If you are a financial planner or work in asset management, especially registered broker-dealers, then you are likely aware of big (and potentially scary) changes that occurred to your practice during the early summer of 2017. In particular, the Obama administration announced a new rule expanding the definition of “investment advice fiduciary” under the Employee Retirement Income Security Act of 1974, essentially finding that financial professionals who provide retirement planning advice or work with retirement plans owe a “fiduciary” duty to their clients. The Department of Labor (or DOL) also announced new standards requiring financial advisors to act in the best interest of their clients, and to put their client’s interests above their own. The definition was expanded to include any professional making a recommendation or solicitation, and not just those providing ongoing advice. The new rule came with a host of complications for the industry, including new reporting requirements, disclosure requirements, and it potentially eliminated many fee structures that were likely standard in the industry.
The future of the rule has always been murky. The Trump administration pushed back full implementation of the rule until July 2019 (although some parts have been in effect since June). Several courts across the country have upheld the new rules, including the Denver-based Tenth Circuit Court of Appeals just this week. But the tide appears to be changing some as the Fifth Circuit Court of Appeals in New Orleans ruled just yesterday that the Labor Department overstepped its bounds and vacated the rule. In a split decision, the Fifth Circuit held that the rule “fundamentally transform[ed] over fifty years of settled and hitherto legal practices in a large swath of the financial services and insurance industries” and was “unreasonable.” The Court went on to hold that the DOL focused unfairly on advisors working with individual retirement accounts (or IRAs) and impermissibly promulgated new rules without following the Administrative Procedure Act. The court concluded that the “the fiduciary rule has already spawned significant market consequences, including the withdrawal of several major companies, including Metlife, AIG, and Merrill Lynch from some segments of the brokerage and retirement investor market.” A full copy of the opinion can be found here.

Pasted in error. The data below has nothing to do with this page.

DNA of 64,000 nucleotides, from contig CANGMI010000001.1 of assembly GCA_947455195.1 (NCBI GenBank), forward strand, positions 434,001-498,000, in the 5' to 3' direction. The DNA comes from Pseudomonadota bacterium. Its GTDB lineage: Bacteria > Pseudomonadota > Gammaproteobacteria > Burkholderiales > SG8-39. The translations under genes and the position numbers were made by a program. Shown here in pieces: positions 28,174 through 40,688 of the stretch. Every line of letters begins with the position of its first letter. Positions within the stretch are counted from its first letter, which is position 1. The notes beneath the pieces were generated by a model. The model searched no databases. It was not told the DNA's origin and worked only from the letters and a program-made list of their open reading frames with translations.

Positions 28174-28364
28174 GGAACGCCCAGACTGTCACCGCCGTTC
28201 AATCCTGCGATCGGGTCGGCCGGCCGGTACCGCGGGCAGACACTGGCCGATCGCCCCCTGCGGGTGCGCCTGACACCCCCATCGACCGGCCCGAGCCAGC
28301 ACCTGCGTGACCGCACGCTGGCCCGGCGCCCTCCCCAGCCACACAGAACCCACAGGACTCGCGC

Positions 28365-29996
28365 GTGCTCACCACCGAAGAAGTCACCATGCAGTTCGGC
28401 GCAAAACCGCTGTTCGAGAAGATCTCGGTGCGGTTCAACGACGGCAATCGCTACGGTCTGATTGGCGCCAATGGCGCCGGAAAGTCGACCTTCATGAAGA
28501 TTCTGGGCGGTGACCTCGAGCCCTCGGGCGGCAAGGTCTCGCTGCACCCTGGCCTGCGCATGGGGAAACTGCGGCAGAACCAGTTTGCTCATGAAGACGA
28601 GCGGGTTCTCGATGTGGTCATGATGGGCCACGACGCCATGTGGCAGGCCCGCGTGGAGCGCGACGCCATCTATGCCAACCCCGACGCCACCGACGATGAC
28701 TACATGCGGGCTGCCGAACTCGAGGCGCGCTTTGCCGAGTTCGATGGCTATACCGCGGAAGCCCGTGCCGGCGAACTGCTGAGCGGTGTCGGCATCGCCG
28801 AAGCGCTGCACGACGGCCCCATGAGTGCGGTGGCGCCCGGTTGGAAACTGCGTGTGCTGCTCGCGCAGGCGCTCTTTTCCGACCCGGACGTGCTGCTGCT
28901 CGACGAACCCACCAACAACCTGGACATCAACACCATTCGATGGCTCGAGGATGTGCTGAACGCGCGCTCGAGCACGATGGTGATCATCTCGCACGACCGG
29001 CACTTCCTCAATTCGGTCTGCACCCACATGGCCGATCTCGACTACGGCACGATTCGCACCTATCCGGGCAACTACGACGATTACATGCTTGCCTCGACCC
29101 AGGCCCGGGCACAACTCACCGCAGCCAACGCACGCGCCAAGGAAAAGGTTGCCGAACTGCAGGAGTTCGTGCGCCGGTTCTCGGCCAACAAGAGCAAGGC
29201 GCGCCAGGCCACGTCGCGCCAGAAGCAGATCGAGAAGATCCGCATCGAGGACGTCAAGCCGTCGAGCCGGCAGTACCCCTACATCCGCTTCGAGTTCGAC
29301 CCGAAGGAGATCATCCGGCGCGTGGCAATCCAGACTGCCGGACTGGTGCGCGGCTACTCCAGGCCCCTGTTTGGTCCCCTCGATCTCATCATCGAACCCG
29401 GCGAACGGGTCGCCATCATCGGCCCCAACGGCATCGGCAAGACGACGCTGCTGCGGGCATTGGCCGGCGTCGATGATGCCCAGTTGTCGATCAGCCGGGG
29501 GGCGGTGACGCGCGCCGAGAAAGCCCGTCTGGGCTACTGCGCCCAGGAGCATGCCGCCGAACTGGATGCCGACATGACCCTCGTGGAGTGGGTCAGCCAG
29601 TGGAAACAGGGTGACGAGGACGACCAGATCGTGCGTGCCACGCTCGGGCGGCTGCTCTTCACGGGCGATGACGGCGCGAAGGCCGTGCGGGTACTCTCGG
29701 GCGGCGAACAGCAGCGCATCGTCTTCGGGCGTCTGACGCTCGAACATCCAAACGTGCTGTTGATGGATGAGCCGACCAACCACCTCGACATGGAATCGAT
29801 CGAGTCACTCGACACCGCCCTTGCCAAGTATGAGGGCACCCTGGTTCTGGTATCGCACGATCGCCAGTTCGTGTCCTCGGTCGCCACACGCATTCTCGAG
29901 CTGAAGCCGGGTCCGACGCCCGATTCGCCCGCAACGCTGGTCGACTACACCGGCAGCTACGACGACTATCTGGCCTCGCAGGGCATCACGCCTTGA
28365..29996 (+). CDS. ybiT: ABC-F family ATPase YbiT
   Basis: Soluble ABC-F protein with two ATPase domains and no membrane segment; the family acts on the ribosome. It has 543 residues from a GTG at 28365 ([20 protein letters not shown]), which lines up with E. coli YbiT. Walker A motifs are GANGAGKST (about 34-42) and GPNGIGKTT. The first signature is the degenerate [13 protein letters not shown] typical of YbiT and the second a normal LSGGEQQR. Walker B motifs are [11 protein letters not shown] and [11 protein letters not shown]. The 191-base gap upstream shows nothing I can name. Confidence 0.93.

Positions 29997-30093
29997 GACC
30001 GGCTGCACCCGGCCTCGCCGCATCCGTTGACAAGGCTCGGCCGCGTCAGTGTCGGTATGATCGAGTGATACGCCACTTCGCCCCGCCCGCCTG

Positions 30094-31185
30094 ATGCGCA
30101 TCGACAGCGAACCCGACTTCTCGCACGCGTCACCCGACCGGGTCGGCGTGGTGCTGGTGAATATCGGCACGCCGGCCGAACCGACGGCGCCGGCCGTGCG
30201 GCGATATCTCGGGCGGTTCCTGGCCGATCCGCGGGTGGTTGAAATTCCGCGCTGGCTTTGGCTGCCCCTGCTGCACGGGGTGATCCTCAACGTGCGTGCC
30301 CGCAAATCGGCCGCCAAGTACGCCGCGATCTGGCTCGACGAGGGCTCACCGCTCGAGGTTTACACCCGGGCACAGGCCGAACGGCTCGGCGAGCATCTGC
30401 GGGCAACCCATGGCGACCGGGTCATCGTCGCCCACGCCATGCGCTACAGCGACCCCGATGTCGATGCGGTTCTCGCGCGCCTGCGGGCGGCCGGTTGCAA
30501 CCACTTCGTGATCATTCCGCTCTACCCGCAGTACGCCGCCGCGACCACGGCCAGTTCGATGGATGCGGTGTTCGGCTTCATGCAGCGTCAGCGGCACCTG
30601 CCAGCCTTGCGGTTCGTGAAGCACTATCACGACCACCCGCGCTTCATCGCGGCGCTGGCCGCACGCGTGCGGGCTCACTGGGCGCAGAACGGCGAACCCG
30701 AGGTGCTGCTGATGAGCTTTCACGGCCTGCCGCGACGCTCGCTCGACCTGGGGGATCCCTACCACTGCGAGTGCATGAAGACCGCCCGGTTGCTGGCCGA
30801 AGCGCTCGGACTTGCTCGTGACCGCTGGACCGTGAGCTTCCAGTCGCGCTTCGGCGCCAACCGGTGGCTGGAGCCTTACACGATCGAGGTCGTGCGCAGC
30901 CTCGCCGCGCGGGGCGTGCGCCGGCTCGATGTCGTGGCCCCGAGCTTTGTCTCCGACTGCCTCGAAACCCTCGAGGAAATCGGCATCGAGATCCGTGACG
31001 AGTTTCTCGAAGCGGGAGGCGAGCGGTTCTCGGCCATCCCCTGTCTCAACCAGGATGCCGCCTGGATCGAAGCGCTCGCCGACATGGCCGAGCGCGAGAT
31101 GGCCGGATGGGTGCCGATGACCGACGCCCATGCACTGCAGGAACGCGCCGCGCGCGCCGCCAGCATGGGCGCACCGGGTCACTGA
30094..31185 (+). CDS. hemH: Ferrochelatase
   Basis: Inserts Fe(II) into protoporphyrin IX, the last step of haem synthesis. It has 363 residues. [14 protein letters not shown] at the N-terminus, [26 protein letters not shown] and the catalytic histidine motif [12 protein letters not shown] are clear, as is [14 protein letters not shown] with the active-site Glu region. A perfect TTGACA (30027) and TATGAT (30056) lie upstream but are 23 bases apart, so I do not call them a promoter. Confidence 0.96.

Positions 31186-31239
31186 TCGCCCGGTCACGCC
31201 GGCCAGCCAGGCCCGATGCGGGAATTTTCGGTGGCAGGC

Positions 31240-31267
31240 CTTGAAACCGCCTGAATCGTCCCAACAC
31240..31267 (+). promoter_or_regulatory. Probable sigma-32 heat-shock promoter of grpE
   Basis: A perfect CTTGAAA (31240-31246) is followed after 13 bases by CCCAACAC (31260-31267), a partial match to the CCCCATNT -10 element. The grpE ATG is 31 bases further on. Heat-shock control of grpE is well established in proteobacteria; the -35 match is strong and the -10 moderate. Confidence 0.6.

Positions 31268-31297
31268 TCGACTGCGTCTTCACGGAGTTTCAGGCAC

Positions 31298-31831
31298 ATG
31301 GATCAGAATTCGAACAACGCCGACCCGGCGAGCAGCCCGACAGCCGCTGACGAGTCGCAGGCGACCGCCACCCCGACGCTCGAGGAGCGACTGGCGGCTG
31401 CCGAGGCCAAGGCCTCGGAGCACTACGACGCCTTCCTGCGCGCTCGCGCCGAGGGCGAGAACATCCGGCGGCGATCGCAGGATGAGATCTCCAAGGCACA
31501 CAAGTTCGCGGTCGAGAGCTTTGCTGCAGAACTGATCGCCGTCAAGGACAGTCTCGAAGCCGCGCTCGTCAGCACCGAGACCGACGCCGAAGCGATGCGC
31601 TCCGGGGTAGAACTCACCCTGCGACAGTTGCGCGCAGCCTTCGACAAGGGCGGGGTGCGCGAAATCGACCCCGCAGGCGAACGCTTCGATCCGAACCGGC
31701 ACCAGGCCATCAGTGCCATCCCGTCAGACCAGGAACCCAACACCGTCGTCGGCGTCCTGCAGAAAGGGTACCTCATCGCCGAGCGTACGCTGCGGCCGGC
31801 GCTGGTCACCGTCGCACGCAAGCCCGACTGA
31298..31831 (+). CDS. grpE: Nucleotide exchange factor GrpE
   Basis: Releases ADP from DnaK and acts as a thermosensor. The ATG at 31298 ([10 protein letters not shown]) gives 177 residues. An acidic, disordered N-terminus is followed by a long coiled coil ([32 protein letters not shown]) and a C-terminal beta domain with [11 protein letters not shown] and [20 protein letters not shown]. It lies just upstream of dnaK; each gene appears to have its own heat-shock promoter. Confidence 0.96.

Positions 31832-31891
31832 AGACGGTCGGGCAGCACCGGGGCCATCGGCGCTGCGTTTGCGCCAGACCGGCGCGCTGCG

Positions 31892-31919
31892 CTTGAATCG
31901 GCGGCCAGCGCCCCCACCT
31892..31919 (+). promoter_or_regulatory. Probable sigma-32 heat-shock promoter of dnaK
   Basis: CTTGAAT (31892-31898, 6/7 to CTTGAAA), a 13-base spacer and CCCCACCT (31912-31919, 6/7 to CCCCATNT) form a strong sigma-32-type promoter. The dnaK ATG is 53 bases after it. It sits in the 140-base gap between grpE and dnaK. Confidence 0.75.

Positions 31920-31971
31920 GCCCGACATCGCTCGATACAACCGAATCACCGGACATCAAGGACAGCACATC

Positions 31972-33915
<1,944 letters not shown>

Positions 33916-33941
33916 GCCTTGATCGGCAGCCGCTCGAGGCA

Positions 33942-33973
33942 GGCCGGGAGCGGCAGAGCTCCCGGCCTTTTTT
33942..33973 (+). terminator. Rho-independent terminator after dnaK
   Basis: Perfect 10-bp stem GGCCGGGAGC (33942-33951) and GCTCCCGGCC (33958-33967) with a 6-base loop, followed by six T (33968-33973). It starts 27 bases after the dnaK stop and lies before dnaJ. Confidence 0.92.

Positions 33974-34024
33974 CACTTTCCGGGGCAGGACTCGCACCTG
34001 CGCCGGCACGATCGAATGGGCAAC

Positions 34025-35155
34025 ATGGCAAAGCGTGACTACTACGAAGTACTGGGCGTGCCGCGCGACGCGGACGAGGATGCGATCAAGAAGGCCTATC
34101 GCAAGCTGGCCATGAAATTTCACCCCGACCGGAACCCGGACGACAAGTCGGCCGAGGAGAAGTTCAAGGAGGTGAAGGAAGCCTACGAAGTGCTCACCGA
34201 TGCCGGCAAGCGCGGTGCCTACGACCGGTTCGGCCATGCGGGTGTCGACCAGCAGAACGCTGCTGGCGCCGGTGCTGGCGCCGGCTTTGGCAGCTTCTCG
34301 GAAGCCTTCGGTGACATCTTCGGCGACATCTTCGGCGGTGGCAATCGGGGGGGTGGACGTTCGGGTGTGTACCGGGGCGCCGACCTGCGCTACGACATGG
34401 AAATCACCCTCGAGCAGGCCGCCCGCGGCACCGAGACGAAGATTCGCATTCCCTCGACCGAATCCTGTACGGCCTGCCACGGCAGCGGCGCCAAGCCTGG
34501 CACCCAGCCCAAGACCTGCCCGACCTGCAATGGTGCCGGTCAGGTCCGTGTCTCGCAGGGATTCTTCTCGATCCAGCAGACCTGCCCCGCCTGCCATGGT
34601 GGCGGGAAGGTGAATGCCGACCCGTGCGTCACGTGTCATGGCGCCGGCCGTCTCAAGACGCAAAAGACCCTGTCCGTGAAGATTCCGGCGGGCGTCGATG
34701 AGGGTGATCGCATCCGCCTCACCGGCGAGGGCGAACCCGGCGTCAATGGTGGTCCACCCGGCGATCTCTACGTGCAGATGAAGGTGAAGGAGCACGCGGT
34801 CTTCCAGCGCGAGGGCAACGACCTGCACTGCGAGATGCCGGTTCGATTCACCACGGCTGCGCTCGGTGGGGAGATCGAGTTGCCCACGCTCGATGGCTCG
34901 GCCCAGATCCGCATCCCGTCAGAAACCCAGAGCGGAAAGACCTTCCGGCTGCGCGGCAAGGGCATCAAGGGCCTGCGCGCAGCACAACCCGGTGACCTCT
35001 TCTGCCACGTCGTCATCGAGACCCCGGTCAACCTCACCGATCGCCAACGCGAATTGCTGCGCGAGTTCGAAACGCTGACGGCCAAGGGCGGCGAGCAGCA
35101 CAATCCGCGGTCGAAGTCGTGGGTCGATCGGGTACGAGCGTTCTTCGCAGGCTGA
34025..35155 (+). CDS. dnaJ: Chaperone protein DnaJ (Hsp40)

The fate of the fiduciary rule is unclear. Given the “circuit split” that now exists, the U.S. Supreme Court may well be asked to address the issue soon. It is also unclear as to how much Trump’s DOL will defend the rule, as it already appears to be backing off significantly. The Securities and Exchange Commission (SEC) is in the process of preparing its own uniform fiduciary standard, which many in the industry believe is the more appropriate authority. The SEC is expected to release a proposed standard by this coming fall, so stay tuned. These changes of course don’t change what you may have already done with your practice, but it could change what products and services may be offered to your clients in the near future.